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US Congress launches a review of Renewable Fuel Standard

22 March 2013

The US House Energy and Commerce Committee launched a bipartisan review of the Renewable Fuels Standard (RFS). The Committee issued a white paper titled Blend Wall / Fuel Compatibility Issues. It is the first of a planned series of white papers that will examine a number of issues emerging with the current system and solicit input from interested stakeholders. Energy and Commerce Committee Chairman Fred Upton (R-MI), Ranking Member Henry A. Waxman (D-CA), and other members of the committee are leading the effort to review the law and its implementation.

“It has been more than five years since the RFS was last revised, and we now have a wealth of actual implementation experience with it,” the white paper explains. “In some respects, the RFS has unfolded as expected, but in others it has not. Several implementation challenges have emerged that received little if any consideration prior to passage of the Energy Independence and Security Act of 2007. Furthermore, the overall energy landscape has changed since 2007. It is time to undertake an assessment of the RFS.”

The first white paper addresses the so-called “blend wall”, the point at which adding the required volume of ethanol to gasoline supplies would result in ethanol blends that exceed 10%, which is the maximum ethanol content approved for sale for use in all vehicles. As gasoline demand has declined in recent years, and ethanol targets have continued to rise, the blend wall is approaching much faster than anticipated. The required volumes of ethanol as set by the RFS must now be added to a smaller-than-expected pool of gasoline, and many experts predict the 10% blend wall may be reached as soon as this year.

The approaching blend wall raises a number of issues for producers, refiners, auto manufacturers, and fuel retailers. The white paper examines these issues and poses a number of questions for discussion:

  1. To what extent was the blend wall anticipated in the debate over the Energy Policy Act of 2005 and the Energy Independence and Security Act of 2007?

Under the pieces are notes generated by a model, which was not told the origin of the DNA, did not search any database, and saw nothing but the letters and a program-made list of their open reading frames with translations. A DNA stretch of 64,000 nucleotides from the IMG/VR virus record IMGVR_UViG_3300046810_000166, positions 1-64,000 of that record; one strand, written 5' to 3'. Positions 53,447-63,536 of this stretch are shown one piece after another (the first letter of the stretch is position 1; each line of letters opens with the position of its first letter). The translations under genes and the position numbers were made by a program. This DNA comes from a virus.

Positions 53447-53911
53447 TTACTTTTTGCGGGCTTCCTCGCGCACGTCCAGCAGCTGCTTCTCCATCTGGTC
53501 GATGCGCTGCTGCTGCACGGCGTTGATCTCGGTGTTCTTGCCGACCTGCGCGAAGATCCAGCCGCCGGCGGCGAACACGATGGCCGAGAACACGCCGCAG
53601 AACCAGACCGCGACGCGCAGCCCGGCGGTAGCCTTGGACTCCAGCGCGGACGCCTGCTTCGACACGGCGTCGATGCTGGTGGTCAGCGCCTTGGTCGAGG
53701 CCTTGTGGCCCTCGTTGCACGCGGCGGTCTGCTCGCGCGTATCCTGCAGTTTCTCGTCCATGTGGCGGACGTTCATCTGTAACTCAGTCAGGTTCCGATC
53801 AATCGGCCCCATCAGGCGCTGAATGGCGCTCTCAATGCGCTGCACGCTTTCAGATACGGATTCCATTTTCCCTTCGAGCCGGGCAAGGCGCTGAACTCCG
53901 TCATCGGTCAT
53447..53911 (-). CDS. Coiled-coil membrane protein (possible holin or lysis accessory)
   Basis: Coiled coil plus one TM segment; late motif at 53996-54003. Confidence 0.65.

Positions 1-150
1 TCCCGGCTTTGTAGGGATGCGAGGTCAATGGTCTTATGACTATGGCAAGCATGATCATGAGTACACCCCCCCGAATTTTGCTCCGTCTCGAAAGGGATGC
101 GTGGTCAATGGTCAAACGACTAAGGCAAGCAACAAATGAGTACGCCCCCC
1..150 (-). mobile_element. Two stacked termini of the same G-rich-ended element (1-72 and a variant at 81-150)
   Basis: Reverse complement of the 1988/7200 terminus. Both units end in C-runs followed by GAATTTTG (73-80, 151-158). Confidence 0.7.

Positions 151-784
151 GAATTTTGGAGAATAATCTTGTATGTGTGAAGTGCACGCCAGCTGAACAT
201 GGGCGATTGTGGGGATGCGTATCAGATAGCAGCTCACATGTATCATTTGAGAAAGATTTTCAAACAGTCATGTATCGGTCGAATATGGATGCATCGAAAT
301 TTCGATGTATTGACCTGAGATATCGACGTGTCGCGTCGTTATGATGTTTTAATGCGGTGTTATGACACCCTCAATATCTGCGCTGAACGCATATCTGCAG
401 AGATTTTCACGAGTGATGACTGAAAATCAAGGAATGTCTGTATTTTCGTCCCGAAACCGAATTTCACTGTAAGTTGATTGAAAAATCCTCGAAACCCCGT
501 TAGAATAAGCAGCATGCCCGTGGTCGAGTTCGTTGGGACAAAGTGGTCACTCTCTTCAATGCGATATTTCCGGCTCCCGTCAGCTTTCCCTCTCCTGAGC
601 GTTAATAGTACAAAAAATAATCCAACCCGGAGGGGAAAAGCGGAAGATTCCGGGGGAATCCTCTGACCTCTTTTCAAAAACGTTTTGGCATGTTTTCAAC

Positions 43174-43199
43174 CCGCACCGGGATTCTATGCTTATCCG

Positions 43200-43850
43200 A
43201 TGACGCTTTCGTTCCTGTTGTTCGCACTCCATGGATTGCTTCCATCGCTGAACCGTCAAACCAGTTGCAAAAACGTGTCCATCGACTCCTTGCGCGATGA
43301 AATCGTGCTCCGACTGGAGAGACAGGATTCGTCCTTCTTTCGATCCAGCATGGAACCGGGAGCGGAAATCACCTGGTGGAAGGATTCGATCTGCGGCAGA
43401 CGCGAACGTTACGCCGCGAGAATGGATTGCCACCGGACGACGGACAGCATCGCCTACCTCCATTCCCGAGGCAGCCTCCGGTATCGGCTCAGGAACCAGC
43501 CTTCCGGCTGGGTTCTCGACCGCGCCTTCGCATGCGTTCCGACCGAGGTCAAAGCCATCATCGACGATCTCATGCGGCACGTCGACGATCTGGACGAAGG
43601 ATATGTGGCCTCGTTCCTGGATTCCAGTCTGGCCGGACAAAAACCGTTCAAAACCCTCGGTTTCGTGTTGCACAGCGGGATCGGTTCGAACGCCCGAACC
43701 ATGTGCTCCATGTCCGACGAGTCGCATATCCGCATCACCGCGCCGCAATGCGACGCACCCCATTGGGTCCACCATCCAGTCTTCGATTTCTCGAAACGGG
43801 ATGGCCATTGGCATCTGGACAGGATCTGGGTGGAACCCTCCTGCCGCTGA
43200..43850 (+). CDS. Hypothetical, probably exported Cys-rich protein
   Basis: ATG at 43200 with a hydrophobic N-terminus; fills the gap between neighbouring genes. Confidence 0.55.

2. What are the benefits and risks of expanded use of E-15 to automakers, other gasoline powered equipment makers, refiners, fuel retailers, and others involved in the manufacture and sale of gasoline and gasoline-using equipment?
  3. What are the risks of the introduction and sale of E-15 to the owners of pre-2001 motor vehicles, boats, motorcycles, and other gasoline-powered equipment not approved to use it? Are there risks to owners of post-2001 vehicles? How do these risks compare to the benefits of the RFS?
  4. What is the likely impact, if any, of the blend wall on retail gasoline prices?
  5. What is the timing of the implementation challenges related to the blend wall? Will some entities face difficulties earlier than others?
  6. Could the blend wall be delayed or prevented with increased use of E-85 in flexible fuel vehicles? What are the impediments to increased E-85 use? Are there policies that can overcome these impediments?
  7. Is E-15 misfueling unavoidable? Are there lessons from the labeling and dispensing of diesel, E-85 and other fuels that prevent their misfueling that can also be applied to E-15? What specific actions are companies taking to address potential misfueling concerns under MMPs?
  8. Can blend wall implementation challenges be avoided without changes to the RFS? Is the existing EPA waiver process sufficient to address any concerns? If the RFS must be changed to avoid the blend wall, what should these changes entail? Should any changes include liability relief or additional consumer protections for addressing misfueling concerns?
  9. Have the 2017 and Later Model Years Light Duty Vehicle Greenhouse Gas Emissions and Corporate Average Fuel Economy standards for cars and light trucks changed the implementation outlook of the RFS?
  10. What other methods, including the use of drop-in fuels, are available to industry to ease the challenge posed by the blend wall?
  11. What are the impacts on renewable fuel producers if the RFS is changed to avoid the blend wall?

The Committee is requesting interested stakeholders to send responses to these questions by April 5, 2013.

The issue of the blend wall and its potential effects to the US economy was recently raised by the petroleum industry. Considering the rapidly increasing shale oil production in the United States and Canada—with North America believed to be heading for energy independence within 10-20 years—the energy security considerations that were underlying the adoption of the RFS regulations seem to be less relevant today. Finally, an increasing body of science indicates that the global environmental effects of biofuels are likely accelerating greenhouse gas emissions and the climate change, rather than controlling it, and that biofuels may not be a viable energy source for modern economies.

These concerns have also been recognized by the European Union, who recently proposed to effectively freeze its ambitious biofuel program at the current levels.

Source: Energy and Commerce Committee